Circularity and Linearity: Interweaving Fates in 100 Years of Solitude

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100 Years of Solitude by Gabriel Garcia Marques is a novel which revolves around the establishing, flourishing and eventual destruction of the village of Macondo. The novel also focuses on Macondo’s founding family, the Buendias, who stumbled upon the land after their patriarch, Jose Arcadio, felt forced to leave their native village. The novel serves as a representation of early post-colonialist Colombia, which is the author’s native country. Among other literary elements such as magical realism and contrasting tragic and comedic effects, Marquez flawlessly incorporates the usage of linear and circular time-plot perspectives in a binary approach in order to produce both a sense of stasis and inertia within the prize-winning novel, which is essential in the creation of his allegorical epic and the delivery of the polemic underlying his entire narrative.

Throughout the novel, the author uses two facets of historical time, linear and circular. The interweaving of these brings to life some of the novel’s most vivid events. Beginning with the former element - the utilization of a linear plot progression, the narrative follows the chronological growth of the town of Macondo. Marquez depicts events from the time of its inception by the Buendias through its slowly flourishing prosperity, followed by its predestined decay and eventual obliteration. The town’s history can be broken down into four sections. Firstly, Macondo’s birth as a settlement, which is surrounded by an Eden-like innocence and virginity, where not a single soul has ever perished and many objects have yet to be named. Secondly, this is followed by an epoch of military strife and political instability wherein foreign governments constantly endeavor to take hold of the ...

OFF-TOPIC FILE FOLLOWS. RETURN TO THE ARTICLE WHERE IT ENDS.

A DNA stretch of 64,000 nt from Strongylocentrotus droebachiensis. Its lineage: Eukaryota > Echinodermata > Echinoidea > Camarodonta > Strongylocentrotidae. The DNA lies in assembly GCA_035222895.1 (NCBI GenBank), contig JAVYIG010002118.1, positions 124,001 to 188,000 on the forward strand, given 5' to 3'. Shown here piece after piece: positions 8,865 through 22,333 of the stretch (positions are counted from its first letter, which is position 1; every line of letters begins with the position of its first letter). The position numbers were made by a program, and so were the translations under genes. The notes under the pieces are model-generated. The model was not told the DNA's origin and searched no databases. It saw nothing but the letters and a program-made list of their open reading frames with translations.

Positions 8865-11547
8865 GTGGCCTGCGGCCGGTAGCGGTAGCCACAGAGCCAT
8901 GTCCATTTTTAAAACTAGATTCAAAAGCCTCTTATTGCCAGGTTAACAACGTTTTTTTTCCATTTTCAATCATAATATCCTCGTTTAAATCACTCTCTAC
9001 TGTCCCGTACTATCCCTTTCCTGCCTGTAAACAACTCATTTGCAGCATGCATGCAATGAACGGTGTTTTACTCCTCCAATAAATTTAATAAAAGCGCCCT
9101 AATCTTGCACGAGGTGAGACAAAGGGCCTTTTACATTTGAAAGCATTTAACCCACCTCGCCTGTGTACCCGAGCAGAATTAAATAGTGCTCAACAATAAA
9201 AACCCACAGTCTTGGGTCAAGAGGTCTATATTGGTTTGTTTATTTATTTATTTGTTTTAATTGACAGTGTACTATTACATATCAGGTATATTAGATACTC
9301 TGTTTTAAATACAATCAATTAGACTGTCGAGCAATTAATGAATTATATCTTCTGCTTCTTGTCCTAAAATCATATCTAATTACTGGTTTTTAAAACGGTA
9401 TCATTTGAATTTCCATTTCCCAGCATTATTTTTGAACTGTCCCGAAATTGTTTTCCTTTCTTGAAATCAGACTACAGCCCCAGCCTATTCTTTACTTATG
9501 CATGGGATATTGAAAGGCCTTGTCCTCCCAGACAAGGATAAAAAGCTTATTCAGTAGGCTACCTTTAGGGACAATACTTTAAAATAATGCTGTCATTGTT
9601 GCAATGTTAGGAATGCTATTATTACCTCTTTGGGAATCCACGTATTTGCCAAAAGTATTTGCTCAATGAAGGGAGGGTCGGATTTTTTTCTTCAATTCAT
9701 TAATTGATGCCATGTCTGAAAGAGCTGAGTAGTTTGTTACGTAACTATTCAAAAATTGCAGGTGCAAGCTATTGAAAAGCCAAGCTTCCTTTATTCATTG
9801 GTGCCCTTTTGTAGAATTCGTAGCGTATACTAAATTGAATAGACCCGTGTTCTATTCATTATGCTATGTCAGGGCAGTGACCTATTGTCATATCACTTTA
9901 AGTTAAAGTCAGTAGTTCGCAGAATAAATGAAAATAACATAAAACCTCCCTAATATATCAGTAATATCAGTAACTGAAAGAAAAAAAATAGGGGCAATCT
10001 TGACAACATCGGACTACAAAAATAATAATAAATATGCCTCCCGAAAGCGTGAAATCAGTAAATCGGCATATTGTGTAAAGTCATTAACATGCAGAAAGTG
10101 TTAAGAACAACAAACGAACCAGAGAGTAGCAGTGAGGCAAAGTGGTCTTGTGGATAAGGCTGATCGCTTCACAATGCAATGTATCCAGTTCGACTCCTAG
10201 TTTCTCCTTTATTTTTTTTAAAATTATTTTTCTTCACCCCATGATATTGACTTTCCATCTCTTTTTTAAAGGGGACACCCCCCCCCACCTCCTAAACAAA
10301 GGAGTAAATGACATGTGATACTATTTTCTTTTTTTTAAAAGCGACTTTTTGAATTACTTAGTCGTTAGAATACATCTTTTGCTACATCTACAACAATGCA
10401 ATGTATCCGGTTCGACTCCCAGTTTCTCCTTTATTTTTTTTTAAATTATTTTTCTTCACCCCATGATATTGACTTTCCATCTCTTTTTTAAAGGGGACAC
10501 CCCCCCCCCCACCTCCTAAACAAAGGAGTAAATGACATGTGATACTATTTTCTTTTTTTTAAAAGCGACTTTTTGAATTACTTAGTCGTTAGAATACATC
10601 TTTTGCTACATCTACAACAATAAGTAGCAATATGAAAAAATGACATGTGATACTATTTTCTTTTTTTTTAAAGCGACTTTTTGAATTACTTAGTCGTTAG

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...t and progress that the outside world brings through the use of a linear timeline. Thus, this furthers the contrast between the static Macondo and the inertia forced upon it by life’s natural advancement. Macondo’s destruction is hence spelled by these opposing factors; while fate forces it to change and evolve, its essence remains fixed and immovable due to the singular force anchoring it – the Buendia family. Hence, Macondo and the Buendias are obliterated, because their internal inadaptability is effaced by an ever-changing external landscape. In the end, it is exactly as Melquiades’ manuscripts ominously reveal, “that everything written on them [is] unrepeatable since time immemorial and forever more, because races condemned to one hundred years of solitude did not have a second opportunity on earth.”

Works Cited
100 years of solitude by gabriel Garcia Marquez
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